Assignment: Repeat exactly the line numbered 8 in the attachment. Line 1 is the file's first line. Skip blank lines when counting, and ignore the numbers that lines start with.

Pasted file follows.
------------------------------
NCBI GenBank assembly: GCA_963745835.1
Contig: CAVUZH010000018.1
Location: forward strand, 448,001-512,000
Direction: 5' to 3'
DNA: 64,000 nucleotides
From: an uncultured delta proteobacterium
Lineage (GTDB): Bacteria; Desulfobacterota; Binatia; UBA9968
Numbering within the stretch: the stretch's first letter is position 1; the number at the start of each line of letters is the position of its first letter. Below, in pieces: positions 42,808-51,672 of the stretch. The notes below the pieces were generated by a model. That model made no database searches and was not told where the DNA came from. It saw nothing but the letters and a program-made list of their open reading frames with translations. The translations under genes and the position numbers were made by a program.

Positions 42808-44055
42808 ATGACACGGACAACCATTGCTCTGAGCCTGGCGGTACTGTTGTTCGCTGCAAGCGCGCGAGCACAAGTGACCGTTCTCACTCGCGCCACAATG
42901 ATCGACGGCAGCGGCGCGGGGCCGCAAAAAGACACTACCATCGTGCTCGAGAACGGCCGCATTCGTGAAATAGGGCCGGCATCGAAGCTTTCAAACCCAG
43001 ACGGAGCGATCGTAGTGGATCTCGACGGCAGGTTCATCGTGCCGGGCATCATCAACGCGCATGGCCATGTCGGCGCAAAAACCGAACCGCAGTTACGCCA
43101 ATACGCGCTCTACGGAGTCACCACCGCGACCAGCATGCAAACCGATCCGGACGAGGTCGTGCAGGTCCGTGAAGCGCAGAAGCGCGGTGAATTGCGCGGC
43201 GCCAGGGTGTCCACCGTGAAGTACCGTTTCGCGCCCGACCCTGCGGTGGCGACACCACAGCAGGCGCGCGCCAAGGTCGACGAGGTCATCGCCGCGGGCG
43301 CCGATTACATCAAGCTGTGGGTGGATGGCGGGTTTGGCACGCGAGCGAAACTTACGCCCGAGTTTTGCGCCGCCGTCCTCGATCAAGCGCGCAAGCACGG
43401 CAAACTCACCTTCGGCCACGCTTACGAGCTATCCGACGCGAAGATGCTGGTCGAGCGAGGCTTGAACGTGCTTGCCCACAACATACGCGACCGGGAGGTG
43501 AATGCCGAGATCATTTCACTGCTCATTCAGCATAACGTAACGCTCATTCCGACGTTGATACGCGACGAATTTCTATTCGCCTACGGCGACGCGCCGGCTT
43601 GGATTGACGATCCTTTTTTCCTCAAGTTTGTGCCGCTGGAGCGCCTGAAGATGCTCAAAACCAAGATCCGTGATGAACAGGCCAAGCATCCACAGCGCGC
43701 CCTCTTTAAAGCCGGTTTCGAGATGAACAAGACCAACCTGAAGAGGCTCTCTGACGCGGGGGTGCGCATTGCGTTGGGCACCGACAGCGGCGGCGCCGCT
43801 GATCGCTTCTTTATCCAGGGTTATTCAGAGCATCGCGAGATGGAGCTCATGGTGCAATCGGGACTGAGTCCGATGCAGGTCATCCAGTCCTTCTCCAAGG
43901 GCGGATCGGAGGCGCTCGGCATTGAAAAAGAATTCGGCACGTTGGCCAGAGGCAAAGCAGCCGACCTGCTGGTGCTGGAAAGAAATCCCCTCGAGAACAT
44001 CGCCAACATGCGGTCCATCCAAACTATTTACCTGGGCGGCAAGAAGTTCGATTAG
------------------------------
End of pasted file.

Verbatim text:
Numbering within the stretch: the stretch's first letter is position 1; the number at the start of each line of letters is the position of its first letter. Below, in pieces: positions 42,808-51,672 of the stretch. The notes below the pieces were generated by a model. That model made no database searches and was not told where the DNA came from. It saw nothing but the letters and a program-made list of their open reading frames with translations. The translations under genes and the position numbers were made by a program.